Monday, November 19, 2007

Key figures of Khmer Rouge

(Pic on far left - Pol Pot)
(Khieu Samphan and Nuon Chea live next door to each other)


Monday, 19 November 2007, 08:58 GMT



Key figures in the Khmer Rouge

Pol Pot's regime is thought to have led to the deaths of 1.7m people
A United Nations-backed genocide tribunal has been set up in Cambodia, to seek justice for the Khmer Rouge's hundreds of thousands of victims.

It could see surviving leaders of the brutal regime brought to the dock, but the man most wanted for crimes against humanity in Cambodia will never be brought to justice.

Pol Pot, the founder and leader of the Khmer Rouge, died in a camp along the border with Thailand in 1998.

Other key figures have also died. Ta Mok - the regime's military commander and one of Pol Pot's most ruthless henchmen - died in July 2006.

As time goes on, some people are beginning to question whether it is too late to achieve a proper sense of justice for the Cambodian people.

But there are several surviving figures who have been implicated in the genocide that took place during the Khmer Rouge's four-year regime.

Judges at the tribunal started questioning their first suspect - Kang Kek Ieu, more commonly known as Duch - on 31 July, to decide whether he should stand trial.

Duch was the boss of Phnom Penh's notorious Tuol Sleng prison, where thousands of people were killed during the Khmer Rouge regime.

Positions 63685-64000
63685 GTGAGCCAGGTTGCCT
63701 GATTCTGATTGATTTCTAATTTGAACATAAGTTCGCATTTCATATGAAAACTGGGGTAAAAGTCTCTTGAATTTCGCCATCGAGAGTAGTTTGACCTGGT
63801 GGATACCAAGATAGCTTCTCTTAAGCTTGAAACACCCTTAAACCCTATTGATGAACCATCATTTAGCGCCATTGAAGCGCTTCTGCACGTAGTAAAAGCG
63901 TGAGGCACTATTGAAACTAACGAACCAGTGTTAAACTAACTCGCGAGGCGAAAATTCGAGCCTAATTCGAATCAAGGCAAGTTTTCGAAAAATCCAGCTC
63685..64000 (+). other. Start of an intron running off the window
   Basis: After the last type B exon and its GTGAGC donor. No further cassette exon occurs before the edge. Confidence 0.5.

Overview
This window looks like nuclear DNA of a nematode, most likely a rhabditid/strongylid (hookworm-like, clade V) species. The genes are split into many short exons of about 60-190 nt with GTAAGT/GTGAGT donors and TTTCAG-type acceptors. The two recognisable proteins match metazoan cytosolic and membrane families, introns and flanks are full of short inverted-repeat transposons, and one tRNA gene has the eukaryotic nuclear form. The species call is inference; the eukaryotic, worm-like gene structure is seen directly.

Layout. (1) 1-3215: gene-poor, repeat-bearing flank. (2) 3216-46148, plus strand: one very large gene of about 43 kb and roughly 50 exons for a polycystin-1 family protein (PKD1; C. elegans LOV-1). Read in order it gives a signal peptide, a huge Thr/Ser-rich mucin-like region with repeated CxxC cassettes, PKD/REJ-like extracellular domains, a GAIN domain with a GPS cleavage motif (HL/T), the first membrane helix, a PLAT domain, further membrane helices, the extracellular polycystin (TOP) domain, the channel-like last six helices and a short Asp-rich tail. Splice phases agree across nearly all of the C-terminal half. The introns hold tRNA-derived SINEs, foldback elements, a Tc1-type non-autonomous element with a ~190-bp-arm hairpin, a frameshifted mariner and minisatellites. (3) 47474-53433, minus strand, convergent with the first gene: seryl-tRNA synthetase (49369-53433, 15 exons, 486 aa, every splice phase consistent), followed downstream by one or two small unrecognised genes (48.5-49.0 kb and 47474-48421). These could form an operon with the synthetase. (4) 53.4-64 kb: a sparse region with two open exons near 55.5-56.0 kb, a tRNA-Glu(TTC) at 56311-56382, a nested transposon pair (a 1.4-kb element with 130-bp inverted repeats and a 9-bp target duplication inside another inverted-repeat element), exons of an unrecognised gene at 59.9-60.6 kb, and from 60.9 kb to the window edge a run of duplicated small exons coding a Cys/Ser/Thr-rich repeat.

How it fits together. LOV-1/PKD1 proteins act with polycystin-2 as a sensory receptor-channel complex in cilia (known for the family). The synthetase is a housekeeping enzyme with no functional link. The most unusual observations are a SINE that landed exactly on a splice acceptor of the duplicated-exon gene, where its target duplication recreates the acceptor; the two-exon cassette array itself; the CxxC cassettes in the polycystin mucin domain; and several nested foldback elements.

Now aged 65, he is the youngest surviving member of the movement's leadership.

Duch, who has since become a born-again Christian, has been in custody since 1999. He is said to be eager for his chance to go to trial to tell his version of events.

Defectors

Nuon Chea, known as 'Brother Number Two" as he was second in command to Pol Pot, was arrested on 19 September and charged with war crimes and crimes against humanity.

He defected from the Khmer Rouge in 1998 and was granted a pardon by Cambodian Prime Minister Hun Sen.

In December 2002 he was called to testify on behalf of the former Khmer Rouge general Sam Bith, who was sentenced to life in prison for ordering the kidnap and murder of three Western backpackers in 1994.

So far he has denied being involved in the atrocities that went on during the Khmer Rouge regime, but critics suggest that at the very least he was fully informed of what was happening.

Ieng Sary, also known as "Brother Number Three", was the third person to be arrested by the tribunal on 12 November.

The Khmer Rouge's minister of foreign affairs, Ieng Sary was also Pol Pot's brother-in-law. His wife, Ieng Thirith, was the regime's social affairs minister. She was also taken to appear before the tribunal.

Ieng Sary became the first senior leader to defect in 1996 - and as a result was granted a royal pardon.

The United Nations says such a pardon cannot protect someone from prosecution, but Cambodian Prime Minister Hun Sen has previously warned that going after Ieng Sary could re-ignite civil unrest in Cambodia.

The former minister is said to be ill with a heart condition, and has been travelling to Bangkok regularly for treatment.

His arrest was followed by that of Khieu Samphan, the Khmer Rouge's official head of state, on 19 November.

He was the public face of the Khmer Rouge, who defected at the same time as Nuon Chea.

Until his arrest, the 73-year-old was said to spend most of his time at his home in Pailin, once the movement's jungle headquarters, reading, listening to music or gardening

No comments: